Multidimensional Displays 167

Choosing Graphical Displays 170

Summary 172

To Learn More 172

Part IV Building a model 175

11 Univariate Regression 177

Model Selection 178

Stratification 183

Estimating Coefficients 185

Further Considerations 187

Summary 191

To Learn More 192

12 Alternate Methods of Regression 193

Linear Versus Non-Linear Regression 194

Least Absolute Deviation Regression 194

Errors-in-Variables Regression 196

Quantile Regression 199

The Ecological Fallacy 201

Nonsense Regression 202

Summary 202

To Learn More 203

13 Multivariable Regression 205

Caveats 205

Correcting for Confounding Variables 207

Keep It Simple 207

Dynamic Models 208

Factor Analysis 208

Reporting Your Results 209

A Conjecture 211

Decision Trees 211

Building a Successful Model 214

To Learn More 215

14 Modeling Correlated Data 217

Common Sources of Error 218

Panel Data 218

Fixed-and Random-Effects Models 219

Population-Averaged GEEs 219

Quick Reference for Popular Panel Estimators 221

To Learn More 223

15 Validation 225

Objectives 225

Methods of Validation 226

Measures of Predictive Success 229

Long-Term Stability 231

To Learn More 231

Glossary, Grouped by Related but Distinct Terms 233

Bibliography 237

Author Index 259

Subject Index 267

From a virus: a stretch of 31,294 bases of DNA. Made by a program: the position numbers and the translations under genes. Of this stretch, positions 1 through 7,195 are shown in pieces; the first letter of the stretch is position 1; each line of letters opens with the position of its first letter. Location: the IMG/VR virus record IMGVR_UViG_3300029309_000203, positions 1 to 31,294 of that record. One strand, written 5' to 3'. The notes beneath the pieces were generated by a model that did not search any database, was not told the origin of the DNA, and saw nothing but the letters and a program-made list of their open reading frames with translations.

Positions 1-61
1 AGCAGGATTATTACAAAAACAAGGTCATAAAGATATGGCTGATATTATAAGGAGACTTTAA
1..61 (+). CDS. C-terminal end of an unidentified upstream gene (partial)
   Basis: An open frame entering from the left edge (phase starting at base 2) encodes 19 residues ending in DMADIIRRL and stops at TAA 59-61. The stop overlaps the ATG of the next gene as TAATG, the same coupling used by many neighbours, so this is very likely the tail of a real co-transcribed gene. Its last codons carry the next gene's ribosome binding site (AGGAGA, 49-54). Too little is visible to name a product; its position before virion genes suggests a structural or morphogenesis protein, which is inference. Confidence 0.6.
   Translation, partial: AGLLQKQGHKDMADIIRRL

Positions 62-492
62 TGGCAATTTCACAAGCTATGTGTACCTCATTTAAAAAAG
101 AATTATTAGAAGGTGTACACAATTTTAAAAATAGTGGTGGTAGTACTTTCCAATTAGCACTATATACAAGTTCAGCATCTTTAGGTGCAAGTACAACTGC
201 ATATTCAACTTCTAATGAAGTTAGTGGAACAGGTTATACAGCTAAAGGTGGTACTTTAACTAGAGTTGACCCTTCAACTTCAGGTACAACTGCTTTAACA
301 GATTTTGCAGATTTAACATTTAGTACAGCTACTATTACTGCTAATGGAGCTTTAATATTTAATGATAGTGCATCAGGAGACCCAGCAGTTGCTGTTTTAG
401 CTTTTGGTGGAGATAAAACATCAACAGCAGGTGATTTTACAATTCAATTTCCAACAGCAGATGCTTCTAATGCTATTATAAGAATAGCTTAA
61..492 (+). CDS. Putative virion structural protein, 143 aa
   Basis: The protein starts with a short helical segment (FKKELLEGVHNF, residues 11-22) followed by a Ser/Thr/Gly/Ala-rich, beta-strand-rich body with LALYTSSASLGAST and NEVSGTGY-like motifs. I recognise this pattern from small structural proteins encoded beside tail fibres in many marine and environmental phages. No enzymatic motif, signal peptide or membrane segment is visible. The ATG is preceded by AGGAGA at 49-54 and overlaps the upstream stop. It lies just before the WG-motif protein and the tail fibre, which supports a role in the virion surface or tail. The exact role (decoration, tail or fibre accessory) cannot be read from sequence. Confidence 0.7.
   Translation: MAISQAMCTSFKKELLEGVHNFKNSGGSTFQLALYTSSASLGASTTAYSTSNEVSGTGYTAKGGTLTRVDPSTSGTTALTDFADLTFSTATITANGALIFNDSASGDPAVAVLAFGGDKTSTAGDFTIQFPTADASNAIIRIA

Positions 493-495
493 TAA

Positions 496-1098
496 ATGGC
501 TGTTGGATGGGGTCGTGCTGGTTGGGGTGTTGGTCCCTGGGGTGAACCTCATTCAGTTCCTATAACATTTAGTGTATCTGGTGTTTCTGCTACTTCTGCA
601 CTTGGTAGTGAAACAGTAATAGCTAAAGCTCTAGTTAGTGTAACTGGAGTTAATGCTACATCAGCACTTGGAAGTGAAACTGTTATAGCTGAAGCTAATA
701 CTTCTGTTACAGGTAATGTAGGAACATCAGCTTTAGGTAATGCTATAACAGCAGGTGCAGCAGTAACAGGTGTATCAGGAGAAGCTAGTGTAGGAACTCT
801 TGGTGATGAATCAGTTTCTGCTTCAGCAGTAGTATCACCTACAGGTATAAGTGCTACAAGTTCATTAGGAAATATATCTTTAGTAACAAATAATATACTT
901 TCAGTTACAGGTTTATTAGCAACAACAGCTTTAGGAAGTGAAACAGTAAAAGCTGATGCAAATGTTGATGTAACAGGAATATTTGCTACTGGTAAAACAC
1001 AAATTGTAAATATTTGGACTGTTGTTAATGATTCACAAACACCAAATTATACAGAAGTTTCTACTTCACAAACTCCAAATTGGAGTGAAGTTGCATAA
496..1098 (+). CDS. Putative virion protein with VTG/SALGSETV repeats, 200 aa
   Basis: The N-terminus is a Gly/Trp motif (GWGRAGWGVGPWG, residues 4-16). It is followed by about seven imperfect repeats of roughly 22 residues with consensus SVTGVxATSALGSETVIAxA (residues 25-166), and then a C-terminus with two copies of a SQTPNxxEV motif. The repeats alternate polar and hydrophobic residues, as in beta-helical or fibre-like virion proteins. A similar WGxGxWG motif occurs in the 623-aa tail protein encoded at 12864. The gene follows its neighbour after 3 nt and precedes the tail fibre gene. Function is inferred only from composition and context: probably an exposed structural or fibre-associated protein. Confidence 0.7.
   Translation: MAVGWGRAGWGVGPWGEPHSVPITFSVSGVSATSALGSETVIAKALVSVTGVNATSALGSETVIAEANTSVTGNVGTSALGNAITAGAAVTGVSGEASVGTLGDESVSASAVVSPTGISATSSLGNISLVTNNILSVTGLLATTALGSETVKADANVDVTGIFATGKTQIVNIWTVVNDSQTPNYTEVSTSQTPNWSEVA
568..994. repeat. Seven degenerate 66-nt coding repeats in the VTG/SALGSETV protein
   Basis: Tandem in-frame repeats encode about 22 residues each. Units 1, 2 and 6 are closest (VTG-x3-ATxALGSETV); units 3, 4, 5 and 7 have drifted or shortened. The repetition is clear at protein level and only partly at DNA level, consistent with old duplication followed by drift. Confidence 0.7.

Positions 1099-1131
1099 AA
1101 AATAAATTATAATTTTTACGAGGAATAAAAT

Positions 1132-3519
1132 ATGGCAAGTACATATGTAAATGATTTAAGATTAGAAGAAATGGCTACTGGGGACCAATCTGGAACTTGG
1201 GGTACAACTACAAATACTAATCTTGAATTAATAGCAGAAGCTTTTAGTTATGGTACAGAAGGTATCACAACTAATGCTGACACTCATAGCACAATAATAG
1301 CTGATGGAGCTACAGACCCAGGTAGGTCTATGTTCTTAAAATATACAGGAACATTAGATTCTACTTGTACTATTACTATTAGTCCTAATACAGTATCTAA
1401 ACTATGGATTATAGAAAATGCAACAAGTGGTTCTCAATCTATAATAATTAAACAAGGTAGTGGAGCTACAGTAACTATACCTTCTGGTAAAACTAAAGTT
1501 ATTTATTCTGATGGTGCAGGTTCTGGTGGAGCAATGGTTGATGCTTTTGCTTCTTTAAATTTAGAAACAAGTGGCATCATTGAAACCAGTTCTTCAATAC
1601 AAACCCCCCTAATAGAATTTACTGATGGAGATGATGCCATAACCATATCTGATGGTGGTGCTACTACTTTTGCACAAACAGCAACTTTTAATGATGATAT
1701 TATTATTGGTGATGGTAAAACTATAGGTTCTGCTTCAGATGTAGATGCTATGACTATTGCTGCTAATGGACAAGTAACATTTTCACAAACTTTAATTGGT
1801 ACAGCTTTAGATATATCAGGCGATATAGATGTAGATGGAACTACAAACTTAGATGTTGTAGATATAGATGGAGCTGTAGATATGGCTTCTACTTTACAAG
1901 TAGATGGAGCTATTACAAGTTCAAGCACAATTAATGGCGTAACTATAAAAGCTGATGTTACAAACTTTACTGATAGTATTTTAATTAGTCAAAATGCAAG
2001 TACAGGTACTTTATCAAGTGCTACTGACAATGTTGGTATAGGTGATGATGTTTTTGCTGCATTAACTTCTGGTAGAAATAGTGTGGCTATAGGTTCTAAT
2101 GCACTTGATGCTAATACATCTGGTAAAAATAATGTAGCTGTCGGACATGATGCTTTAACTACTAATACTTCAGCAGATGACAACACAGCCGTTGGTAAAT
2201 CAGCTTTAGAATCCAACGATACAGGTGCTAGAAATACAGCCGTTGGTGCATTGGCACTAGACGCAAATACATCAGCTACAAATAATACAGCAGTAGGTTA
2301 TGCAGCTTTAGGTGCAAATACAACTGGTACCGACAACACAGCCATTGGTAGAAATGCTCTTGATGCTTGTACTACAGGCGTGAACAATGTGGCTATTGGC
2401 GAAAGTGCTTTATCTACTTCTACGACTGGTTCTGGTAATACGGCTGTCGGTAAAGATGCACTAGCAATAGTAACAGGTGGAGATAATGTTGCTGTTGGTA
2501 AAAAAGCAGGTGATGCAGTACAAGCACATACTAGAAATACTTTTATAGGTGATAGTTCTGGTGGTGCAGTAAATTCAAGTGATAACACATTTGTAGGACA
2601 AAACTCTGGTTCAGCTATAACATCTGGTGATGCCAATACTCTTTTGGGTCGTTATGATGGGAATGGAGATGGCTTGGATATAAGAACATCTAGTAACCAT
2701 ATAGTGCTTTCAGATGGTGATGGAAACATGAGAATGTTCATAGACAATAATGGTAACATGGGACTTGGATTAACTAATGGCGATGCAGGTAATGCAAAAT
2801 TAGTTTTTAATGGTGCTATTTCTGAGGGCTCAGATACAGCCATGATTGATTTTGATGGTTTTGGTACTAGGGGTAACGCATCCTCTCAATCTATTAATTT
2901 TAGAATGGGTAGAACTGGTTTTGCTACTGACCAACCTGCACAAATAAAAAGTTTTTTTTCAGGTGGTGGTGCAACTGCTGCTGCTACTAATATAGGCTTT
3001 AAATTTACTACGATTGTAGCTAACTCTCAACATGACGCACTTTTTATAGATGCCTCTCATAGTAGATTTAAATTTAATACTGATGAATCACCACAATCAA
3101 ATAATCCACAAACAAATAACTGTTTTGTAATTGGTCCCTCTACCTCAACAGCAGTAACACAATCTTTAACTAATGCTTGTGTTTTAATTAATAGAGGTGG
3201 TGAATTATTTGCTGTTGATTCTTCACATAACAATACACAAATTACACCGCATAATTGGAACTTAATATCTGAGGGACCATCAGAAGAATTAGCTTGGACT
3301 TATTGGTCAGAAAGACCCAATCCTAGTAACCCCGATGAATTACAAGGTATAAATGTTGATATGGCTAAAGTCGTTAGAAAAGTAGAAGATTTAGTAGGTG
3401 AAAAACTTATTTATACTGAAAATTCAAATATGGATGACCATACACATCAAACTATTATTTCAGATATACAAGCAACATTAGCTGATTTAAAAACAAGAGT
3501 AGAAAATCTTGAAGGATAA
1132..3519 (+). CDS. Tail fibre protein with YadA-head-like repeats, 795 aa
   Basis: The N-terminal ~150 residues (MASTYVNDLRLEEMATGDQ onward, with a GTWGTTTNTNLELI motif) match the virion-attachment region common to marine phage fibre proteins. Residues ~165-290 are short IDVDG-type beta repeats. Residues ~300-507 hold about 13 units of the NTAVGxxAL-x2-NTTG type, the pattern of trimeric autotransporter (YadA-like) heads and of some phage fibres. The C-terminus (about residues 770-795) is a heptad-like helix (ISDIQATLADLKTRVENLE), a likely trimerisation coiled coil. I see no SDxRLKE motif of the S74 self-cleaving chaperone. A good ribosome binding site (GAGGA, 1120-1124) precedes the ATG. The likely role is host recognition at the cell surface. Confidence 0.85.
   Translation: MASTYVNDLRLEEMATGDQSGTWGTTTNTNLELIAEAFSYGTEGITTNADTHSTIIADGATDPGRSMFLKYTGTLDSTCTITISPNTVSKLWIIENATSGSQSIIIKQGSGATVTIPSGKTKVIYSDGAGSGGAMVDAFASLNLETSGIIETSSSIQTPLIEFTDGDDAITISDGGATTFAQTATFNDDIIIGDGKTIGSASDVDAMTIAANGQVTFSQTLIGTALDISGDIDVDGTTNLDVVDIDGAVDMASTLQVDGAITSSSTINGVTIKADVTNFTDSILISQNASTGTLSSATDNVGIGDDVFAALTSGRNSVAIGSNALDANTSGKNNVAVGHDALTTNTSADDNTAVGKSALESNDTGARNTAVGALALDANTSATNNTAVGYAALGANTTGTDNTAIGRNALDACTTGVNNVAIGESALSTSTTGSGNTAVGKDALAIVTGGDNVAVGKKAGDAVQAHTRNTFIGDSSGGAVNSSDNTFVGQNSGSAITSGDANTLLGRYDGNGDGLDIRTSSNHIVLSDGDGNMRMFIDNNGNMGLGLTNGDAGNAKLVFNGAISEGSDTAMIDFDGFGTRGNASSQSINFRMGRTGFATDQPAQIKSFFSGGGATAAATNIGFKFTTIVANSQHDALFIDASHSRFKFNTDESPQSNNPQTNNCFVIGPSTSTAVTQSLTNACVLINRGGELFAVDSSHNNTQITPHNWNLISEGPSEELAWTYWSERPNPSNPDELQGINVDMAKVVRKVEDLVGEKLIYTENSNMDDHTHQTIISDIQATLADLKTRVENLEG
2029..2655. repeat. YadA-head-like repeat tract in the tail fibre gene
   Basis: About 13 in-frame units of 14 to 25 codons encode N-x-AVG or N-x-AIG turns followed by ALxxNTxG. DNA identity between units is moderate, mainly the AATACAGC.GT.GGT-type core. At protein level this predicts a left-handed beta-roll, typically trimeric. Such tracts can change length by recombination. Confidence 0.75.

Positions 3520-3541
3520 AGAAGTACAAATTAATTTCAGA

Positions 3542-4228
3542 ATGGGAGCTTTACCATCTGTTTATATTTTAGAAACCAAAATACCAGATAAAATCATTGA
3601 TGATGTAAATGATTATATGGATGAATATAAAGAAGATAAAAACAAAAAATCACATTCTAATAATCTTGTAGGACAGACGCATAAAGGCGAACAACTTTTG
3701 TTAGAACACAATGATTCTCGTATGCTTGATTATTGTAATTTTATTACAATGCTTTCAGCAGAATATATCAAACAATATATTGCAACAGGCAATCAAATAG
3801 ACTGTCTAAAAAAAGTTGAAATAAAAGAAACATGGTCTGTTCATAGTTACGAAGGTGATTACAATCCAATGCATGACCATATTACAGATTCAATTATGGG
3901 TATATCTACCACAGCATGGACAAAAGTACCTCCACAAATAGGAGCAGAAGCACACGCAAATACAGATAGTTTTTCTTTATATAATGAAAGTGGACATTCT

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Sort by: Showing all of 3 Customer Reviews
  • Posted October 11, 2009

    more from this reviewer

    How to Make a More Cogent Use of Statistics

    Phillip Good and James Hardin often succeed in their endeavor to make their content accessible to an audience beyond that of "hardcore" statisticians. Despite their many applications in any modern society, statistics look unappealing to most people. Sometimes, both authors get lost in esoteric debates about some statistical topics that are of limited interest to a wider audience. Furthermore, Good and Hardin give too many examples that are related to the medical field. The authors could diversify their examples in a fourth edition of their treatise to further expand their readership. To their credit, Good and Hardin repeatedly warn their audience against the servile reliance on statistical software. Software users have to check the default settings to see if they are applicable to the application at hand. The authors correctly note that the most common error in statistics is to assume that statistical procedures can take the place of sustained effort. For this reason, Good and Hardin urge their readers not to let statistics and by extension statistical software do their thinking for them. In conclusion, "Common Errors in Statistics and How to Avoid Them" is a nice addition to anyone's modeling / statistical library.

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    Posted December 7, 2009